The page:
Applicants have developed circuits which generate a Vgs for application to MOS transistor 14 which is substantially only linearly dependent on variations in temperature, which allows tuning of device operation using one or more adjustable resistors, and which may be used to generate a stable and temperature insensitive output current in systems having low supply voltages (e.g., including systems operating using supply voltages of approximately 1 V or even less). Reference is now made to FIG. 3, where a bandgap circuit 100 is shown which may be used to generate an output voltage (Vout) which is substantially only linearly dependent on variations in temperature.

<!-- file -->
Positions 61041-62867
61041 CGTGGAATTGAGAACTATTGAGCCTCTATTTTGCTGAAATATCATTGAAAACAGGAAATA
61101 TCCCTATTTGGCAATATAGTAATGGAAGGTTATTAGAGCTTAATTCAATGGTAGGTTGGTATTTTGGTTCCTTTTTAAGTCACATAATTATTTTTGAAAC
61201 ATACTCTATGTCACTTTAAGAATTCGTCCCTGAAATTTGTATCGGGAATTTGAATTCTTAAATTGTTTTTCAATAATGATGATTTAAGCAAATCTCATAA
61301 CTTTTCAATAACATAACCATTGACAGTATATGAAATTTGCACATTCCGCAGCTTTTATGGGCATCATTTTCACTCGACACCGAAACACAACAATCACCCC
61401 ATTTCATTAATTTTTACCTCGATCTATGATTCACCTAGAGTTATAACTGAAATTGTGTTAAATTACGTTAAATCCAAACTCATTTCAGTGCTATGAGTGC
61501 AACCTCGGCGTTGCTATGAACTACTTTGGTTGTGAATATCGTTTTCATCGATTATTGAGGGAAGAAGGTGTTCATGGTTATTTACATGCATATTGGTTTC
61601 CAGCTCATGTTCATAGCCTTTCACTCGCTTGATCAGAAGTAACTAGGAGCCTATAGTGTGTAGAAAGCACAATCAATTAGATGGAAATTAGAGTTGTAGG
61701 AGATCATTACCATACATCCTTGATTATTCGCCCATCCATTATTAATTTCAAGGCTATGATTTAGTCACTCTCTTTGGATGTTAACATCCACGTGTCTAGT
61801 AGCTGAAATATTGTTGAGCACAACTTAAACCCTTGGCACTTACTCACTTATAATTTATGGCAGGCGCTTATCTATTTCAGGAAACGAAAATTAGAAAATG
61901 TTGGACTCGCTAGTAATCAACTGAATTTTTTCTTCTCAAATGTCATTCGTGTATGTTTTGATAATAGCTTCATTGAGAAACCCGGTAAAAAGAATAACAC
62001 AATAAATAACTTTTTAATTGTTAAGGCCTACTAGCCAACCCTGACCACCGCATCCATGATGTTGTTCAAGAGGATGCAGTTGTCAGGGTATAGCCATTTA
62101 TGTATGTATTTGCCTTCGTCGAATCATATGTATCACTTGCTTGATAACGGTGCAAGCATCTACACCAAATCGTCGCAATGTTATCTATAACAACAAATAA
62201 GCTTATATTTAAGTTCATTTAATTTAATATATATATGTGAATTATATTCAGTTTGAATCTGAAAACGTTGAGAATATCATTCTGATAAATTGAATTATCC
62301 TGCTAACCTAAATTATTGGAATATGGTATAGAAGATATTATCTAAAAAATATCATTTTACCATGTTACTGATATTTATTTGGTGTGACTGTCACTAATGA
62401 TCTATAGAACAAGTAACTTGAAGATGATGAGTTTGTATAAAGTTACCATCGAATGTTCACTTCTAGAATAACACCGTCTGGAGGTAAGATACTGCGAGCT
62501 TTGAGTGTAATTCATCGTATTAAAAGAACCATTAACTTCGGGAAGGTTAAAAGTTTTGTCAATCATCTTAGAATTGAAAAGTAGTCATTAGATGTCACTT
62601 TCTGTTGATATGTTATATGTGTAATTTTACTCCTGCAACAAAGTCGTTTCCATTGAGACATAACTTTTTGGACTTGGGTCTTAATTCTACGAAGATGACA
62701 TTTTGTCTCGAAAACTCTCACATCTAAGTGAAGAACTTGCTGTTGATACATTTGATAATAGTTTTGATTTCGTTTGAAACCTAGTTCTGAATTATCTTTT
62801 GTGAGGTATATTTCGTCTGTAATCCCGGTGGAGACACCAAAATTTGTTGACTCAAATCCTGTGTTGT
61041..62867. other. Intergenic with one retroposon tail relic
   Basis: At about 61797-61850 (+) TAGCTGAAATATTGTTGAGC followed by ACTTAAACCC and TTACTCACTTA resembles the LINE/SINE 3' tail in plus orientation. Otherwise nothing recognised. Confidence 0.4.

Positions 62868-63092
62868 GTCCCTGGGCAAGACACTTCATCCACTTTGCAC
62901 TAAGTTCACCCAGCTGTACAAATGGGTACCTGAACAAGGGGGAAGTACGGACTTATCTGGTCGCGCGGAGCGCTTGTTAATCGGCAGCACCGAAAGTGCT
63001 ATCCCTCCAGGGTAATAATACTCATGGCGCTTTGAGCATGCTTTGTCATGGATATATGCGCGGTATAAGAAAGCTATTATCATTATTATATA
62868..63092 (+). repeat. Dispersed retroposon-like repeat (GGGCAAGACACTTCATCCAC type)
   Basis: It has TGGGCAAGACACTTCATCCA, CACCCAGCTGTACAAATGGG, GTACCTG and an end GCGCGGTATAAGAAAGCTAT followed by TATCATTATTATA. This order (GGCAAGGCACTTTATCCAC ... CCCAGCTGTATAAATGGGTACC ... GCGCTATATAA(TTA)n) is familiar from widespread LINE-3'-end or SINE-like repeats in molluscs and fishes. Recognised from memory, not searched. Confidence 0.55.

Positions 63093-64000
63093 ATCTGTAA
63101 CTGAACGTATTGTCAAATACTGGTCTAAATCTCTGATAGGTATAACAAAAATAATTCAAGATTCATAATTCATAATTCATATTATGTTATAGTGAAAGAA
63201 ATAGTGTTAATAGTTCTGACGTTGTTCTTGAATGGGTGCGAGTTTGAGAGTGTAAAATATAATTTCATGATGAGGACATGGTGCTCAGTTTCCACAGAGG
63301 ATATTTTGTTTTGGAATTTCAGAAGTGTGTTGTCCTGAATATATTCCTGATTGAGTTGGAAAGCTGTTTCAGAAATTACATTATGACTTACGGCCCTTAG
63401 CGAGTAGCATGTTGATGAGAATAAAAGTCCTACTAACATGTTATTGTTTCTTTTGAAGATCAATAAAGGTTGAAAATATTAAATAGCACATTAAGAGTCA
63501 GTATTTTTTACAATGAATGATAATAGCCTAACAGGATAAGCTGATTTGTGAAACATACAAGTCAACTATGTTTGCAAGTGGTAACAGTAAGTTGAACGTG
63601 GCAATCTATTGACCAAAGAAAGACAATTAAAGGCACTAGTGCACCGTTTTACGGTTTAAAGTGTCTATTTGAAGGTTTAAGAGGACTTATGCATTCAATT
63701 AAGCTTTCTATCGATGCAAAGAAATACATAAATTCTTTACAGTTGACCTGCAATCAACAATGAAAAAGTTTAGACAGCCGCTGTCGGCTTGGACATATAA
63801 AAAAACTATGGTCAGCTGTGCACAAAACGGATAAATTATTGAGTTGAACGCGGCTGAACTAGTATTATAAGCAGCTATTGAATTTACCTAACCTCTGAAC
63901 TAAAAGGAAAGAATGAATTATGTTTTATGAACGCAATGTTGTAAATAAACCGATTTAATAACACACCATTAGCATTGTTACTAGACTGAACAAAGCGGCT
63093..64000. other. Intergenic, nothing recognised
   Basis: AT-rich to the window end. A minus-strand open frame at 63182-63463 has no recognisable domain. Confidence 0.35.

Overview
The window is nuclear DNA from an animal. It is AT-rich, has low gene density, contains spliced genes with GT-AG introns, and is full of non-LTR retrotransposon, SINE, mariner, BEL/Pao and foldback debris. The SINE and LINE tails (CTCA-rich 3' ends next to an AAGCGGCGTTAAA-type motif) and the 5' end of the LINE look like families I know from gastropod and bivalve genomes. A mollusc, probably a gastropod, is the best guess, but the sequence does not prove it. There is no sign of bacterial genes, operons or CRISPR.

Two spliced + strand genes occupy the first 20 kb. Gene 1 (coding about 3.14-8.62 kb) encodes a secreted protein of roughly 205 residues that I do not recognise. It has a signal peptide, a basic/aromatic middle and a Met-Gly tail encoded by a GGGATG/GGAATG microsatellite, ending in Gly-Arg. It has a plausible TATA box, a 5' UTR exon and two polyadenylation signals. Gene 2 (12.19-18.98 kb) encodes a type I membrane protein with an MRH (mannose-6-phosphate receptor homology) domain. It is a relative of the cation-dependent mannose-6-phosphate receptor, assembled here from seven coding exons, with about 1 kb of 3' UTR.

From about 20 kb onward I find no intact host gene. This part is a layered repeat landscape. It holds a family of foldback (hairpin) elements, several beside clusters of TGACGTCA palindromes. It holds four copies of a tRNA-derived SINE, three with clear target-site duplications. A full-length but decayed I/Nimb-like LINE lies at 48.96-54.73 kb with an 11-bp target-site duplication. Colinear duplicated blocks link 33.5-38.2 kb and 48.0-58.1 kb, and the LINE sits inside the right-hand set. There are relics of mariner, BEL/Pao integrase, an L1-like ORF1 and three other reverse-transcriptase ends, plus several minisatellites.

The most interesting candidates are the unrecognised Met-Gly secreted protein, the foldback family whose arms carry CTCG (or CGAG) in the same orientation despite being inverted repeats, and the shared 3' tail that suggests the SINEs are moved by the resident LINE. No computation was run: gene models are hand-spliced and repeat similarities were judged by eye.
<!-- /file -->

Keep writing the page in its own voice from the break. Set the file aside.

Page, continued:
Bandgap circuit 100 includes MOS transistors 102, 104 (depicted as p-channel MOS transistors) which are configured to operate as diode-connected transistors (i.e., having their gate and drains shorted together). Because transistors 102, 104 have their gates and drains shorted together, each remains biased in the saturation region so long as its gate-source voltage (Vgs) is less negative (or equal to) than its drain-source voltage (Vds). While circuit 100 is shown implemented using p-channel MOSFETs, upon reading this disclosure, those skilled in the art will recognize that similar results may be attained by configuring circuit 100 (and circuit 200 discussed further below) using n-channel MOSFETs.